PT1 // PT 2 // PT 3 // PT 4 // PT 5 // PT 6 // PT 7 // PT 8 // PT 9 // PT 10 // PT 11 // PT 12 // PT 13 // PT 14 // PT 15 // PT 16 // PT 17 // PT 18 // PT 19 // PT 20 // PT 21 // PT 22 // PT 23 // PT 24 // PT 25 // PT 26 // PT 27 // PT 28 // PT 29 // PT 30 // PT 31 // PT 32 // PT 33 // PT 34 // PT 35 // PT 36 // PT 37 // PT 38 //

A tiny part of Paul resented everyone, even his mother, for simply being able to move on. Why was it so hard to let go? More importantly, why was it so easy for everyone else to let go? Didn’t they love Bill? 

Paul realized the principal was about to call Jordan’s name. He scanned the other graduates as he waited.

“Jordan Bieliel,” the principal said. 

Jordan stood just as Paul found him. Paul offered a loud shout that he hoped conveyed that he was happy for his friend even if he wasn’t actually happy in general. 

“Jordan has been accepted into the applied physics program at Carnegie in Pittsburgh.” 

A smile bloomed on Paul’s face even as Jordan pointed at him and smiled. The smile seemed to say, “We’re still a team!”

Paul always worried that they’d drift apart. It was still a dirty trick to keep it a secret until graduation. Jordan had implied that he hadn’t had a lot of luck with the application process. Paul clapped for a few blissful seconds until he thought how everything was almost perfect.  

Was there a reality where Bill was alive? Paul was going to study at one of the top schools in the country. His best friend was going with him. They were decorated students. The single omission of Bill being there to see it seemed to make the absence even worse. Would he really feel better if none of it happened? 

Paul tried to be happy for his friend, and he could sort of do that. But every time he tried to be happy about anything he had in his life, his thoughts returned to the person who wasn’t there. That made him worry about losing Jordan, or worse, his mother. 

He couldn’t stop the mental loop he was trapped in. But what eventually ended was the list of students. The final student made his way across the stage, and that was the signal for the rest of the students to stand up. The class began to file into a large square section of the football field that had been designated for the final part of the ceremony. The students arranged themselves into rows as the school’s junior varsity band played Pomp and Circumstance. 

The song reached a crescendo, and the graduates, including Paul, snatched their caps and tossed them into the air. The PID on Paul’s wrist went crazy in vibration as people in attendance snapped photos that instantly transmitted to each other so long as the network identified who was in the picture. 

The moment marked the end of the ceremony, and Paul began the search for his best friend. As usual, Jordan found him. Jordan didn’t grow up so much as put on enough weight to ensure a stiff breeze probably would’t blast him away.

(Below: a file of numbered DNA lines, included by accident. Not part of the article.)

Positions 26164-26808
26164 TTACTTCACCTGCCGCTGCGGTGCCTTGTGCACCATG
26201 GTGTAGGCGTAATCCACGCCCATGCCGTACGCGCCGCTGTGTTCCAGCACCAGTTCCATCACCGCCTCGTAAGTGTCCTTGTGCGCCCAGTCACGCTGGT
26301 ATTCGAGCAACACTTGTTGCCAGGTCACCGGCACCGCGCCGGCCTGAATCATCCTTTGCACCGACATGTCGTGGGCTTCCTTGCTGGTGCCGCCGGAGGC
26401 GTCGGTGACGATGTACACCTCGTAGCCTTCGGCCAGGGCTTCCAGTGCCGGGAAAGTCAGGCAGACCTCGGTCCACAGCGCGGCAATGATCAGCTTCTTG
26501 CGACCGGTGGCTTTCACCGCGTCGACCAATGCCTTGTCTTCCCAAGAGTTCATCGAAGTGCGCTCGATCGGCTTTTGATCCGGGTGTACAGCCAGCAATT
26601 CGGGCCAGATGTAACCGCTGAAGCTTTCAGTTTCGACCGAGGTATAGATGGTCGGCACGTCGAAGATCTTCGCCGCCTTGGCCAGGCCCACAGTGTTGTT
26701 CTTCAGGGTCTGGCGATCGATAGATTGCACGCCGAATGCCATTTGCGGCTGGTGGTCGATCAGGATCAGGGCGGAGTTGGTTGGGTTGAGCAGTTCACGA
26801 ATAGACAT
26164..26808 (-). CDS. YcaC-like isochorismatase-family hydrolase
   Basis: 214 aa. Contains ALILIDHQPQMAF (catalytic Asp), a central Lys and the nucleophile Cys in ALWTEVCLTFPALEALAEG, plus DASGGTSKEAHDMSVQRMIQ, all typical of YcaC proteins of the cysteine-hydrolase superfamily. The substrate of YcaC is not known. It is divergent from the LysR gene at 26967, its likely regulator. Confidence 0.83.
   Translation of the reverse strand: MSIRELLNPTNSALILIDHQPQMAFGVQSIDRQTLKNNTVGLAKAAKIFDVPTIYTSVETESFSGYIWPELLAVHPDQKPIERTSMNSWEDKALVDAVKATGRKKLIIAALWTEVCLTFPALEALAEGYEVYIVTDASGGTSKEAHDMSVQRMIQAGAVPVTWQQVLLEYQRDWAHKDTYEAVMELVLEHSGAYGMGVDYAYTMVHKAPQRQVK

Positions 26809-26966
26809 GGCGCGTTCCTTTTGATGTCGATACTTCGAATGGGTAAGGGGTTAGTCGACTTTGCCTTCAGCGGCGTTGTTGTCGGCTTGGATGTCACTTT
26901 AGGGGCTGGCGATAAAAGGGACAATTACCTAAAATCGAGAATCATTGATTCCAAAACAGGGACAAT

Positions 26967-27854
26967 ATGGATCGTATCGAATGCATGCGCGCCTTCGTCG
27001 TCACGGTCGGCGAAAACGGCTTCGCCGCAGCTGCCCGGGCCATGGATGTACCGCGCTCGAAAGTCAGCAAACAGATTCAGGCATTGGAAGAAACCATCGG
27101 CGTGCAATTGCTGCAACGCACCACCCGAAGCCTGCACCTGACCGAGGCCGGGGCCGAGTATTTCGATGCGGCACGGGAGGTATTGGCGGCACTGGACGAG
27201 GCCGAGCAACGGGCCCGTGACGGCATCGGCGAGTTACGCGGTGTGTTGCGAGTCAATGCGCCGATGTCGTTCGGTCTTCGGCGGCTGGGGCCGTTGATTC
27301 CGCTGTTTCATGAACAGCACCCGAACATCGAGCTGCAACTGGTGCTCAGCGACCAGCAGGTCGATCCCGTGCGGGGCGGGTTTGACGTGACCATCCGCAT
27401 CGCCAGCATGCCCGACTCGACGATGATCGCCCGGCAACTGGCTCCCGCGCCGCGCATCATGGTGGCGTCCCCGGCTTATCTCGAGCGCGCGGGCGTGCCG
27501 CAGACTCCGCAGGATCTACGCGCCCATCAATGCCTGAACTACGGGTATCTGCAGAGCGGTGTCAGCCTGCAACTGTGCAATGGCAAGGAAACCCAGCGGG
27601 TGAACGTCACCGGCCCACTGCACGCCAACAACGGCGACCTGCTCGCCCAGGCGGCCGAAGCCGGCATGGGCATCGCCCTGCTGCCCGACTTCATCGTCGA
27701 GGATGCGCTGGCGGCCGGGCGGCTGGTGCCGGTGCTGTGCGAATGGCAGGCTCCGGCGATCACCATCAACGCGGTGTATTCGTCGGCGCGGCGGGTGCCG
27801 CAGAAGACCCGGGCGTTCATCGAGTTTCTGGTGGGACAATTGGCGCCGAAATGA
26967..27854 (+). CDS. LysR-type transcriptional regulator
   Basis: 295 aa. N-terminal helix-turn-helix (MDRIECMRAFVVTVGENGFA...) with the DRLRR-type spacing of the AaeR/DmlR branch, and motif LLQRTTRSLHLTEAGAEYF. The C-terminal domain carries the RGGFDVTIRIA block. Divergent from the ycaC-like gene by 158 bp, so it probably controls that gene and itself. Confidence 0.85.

Paul, however, grew into a large, square man that seemed an odd contrast to his academic performance. While his genetics made him one suited to physicality, Paul denied the hints about joining sports. Those things were too much like Paul’s biological father, and Paul didn’t want to be anything like that man.

So why can’t I let go of this anger? Anger and fear were the two key aspect of his biological father, and they were Paul’s core emotions too if he was being honest. 

The anger in Paul’s heart wasn’t always about the same thing, but there was always anger. Even as Paul recognized the irrationality of it, he couldn’t do a thing to change it. What he could do was sort of hide it under other things, usually. One such way was to spend time around his mother or Jordan, who smiled as he flung his arms around Paul.

“Had trouble with applications, huh?” Paul said as the quick, two-pat hug ended.

“It’s not a lie,” Jordan said. “Those applications were tough! I honestly think I got in because I put you as a reference. I feel sort of guilty riding your coat tails.”

Paul scoffed. “It’s not like you’re not helping. I told them how much you helped me during my interview.”

Jordan shrugged. “I guess I owe you.”

Paul froze, worried Jordan would ask about when they’d start working not he project again. He couldn’t. He couldn’t face those white boards. He couldn’t sit at that table. He couldn’t talk about it.

“So I was wondering.” Jordan looked away as he spoke. Oh no! Don’t ask! Please don’t make me think about it! “I know you’re super self conscious about things like this, but … “

Paul felt the anger and resentment building. Why would Jordan do this? Why would he ask about this now?

“Do you think I could take you and your mom out to dinner? I just want to hang out, and it’s been a while. Why are you laughing?”

Paul couldn’t stop to answer for a few moments. He wasn’t going to ask about the project. He was just trying to hang out. Of course he wouldn’t push Paul. Jordan always knew how to shift the topic. 

“Look man, you hate it when people try to do things for you,” Jordan said. “But dude, you helped me get through school, and you helped me get into a great college.”

“You were in the top ten of our class!” Paul said. 

“Because you helped me,” Jordan said. 

“We studied together, but it’s not like I took the tests for you or did your work for you,” Paul replied.

“True, but let me treat you and your mom, OK? Tonight?”

Paul thought about finding a polite way to say no. He had another appointment. Then he thought better of it. It was already clear Nobody always knew where to go, so it didn’t matter what Paul did. If Nobody said he’d appear tonight, it would happen.

“I think Mom would like that,” Paul said with a smile he hoped looked genuine. 

… to be continued …

8 thoughts on “Visits From A Man Named Nobody 39

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